Say this much for Tiger Woods: He won’t arrive at Augusta National rusty.
With his announcement Friday that he’ll make back-to-back starts at the Valspar Championship and Arnold Palmer Invitational, Woods will play at least five events before the first major of the year.
That’s the most early-season prep he’s done since 2013, when he tied for fourth at the Masters.
So much for any thought of him becoming just a ceremonial golfer.
So much for any concerns about his surgically repaired back – that's now four starts in five weeks.
Last week’s 12th-place showing at the Honda Classic – his best finish on Tour in nearly three years – proved that he’s capable of winning tournaments again. Everyone in the field can play the woulda-coulda-shoulda game, but Woods went through the vaunted Bear Trap in 8 over par. That’s how many shots he finished out of the Justin Thomas-Luke List playoff.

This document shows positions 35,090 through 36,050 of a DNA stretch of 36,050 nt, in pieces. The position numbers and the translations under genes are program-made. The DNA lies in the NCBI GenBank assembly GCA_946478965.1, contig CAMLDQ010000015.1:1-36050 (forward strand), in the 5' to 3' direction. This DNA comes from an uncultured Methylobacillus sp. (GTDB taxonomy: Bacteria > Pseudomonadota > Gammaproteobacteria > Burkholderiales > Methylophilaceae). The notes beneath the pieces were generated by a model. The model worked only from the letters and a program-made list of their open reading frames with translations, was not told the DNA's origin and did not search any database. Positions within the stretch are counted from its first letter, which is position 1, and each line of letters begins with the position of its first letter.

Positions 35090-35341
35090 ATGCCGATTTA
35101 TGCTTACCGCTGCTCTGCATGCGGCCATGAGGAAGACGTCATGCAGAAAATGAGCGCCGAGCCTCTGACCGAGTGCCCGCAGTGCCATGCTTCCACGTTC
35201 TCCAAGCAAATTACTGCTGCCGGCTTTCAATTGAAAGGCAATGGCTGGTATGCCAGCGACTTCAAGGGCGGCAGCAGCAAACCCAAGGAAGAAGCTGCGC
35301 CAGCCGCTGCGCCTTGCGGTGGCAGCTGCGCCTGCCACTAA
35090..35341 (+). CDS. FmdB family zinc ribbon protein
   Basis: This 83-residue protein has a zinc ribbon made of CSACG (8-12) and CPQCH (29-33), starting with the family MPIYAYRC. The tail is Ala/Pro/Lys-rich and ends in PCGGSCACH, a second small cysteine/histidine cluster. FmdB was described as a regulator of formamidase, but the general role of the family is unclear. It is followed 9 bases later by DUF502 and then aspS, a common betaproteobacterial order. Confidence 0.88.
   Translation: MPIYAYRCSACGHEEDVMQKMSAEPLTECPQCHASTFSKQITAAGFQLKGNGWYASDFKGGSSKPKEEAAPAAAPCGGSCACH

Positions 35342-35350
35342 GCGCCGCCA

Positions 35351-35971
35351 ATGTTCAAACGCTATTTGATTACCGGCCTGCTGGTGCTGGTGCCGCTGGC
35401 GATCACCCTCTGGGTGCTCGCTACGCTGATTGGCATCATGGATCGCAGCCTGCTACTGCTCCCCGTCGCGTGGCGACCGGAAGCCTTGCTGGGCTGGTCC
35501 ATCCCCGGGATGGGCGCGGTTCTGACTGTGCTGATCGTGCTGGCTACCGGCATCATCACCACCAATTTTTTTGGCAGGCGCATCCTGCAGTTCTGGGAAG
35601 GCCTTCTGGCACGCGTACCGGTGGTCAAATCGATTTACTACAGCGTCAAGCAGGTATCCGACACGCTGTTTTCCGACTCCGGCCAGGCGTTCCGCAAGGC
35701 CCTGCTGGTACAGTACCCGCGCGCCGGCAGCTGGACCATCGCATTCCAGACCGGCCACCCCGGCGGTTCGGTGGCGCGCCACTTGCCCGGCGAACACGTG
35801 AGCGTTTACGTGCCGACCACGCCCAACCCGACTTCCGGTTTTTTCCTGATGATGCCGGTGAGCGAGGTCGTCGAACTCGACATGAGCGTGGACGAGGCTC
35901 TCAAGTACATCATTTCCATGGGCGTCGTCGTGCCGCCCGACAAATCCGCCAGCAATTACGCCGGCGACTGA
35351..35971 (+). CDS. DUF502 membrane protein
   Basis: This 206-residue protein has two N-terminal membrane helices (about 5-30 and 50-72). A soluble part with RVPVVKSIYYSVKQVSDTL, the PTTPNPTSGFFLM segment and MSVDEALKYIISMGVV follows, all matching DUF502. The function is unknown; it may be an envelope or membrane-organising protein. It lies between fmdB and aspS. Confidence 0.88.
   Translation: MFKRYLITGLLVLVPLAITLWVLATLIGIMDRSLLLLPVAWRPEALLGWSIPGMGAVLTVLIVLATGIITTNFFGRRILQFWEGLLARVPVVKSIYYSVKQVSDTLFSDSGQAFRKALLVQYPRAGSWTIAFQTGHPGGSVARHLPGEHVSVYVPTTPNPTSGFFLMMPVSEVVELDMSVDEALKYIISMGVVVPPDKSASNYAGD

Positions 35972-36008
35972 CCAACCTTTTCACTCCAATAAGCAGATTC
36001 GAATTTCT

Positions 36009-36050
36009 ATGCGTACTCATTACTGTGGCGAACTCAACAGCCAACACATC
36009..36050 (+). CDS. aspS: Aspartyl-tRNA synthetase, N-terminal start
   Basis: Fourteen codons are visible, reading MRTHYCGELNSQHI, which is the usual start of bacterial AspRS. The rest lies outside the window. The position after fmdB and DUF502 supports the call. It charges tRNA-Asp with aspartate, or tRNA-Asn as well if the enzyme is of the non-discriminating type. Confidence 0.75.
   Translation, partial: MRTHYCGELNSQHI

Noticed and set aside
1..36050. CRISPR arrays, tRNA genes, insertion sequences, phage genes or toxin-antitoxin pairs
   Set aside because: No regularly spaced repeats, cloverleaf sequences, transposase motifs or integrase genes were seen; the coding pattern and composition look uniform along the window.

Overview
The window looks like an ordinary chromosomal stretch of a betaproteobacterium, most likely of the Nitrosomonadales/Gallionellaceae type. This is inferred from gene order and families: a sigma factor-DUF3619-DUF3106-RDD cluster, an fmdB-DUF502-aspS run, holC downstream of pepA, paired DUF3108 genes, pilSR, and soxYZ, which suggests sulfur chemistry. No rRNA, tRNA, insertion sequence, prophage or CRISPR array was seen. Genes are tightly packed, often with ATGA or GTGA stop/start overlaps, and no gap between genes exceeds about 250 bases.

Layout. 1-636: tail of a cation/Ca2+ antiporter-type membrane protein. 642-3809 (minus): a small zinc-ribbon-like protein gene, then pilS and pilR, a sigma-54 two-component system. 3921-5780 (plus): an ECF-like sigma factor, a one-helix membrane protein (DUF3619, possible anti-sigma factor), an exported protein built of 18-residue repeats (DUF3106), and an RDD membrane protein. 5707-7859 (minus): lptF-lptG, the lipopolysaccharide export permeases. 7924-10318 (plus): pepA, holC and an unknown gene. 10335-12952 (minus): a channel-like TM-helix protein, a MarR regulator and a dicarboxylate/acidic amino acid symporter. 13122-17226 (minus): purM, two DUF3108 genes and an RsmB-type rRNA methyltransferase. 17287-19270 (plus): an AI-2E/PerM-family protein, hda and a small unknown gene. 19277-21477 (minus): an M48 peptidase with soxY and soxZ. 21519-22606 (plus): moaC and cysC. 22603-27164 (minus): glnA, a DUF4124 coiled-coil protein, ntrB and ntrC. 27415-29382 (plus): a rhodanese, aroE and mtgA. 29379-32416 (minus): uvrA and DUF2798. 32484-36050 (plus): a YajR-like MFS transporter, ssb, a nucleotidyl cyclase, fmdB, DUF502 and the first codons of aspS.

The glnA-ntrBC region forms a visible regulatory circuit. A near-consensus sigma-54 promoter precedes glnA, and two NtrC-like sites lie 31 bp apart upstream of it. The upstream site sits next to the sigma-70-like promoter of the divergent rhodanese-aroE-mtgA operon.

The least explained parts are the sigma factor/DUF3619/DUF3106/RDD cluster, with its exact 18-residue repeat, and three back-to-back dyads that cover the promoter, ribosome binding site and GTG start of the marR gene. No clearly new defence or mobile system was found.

Innisbrook’s Copperhead Course is a ball-striker’s track and another good test for Woods’ revamped iron game. Moving forward, will he look more like the player we saw at Riviera, where he hit a career-low 16 greens in two rounds, or at PGA National, where he led the field in proximity to the hole?
“It’s a good place to work on all parts of your game,” former world No. 1 David Duval said this week. “You don’t have to drive it a ton there. You’ve got to deal with swirling winds, elevation changes. It looks like it’s about reps and about exposure, putting yourself under the gun and seeing how you perform and how your golf swing holds up. A couple more opportunities to do that would be very beneficial.”
That Woods was willing to break from his usual pre-Masters schedule was another promising sign, an indication, perhaps, that he senses he could compete at the Masters if his game is just a little sharper.
Woods is 13 years removed from his last Masters title, but each of his previous four victories followed a familiar pattern: He had at least six starts and one win prior to heading down Magnolia Lane.
Adding Tampa and Bay Hill will give Woods five Masters tune-ups.
And suddenly, a win in one of those events doesn’t seem implausible.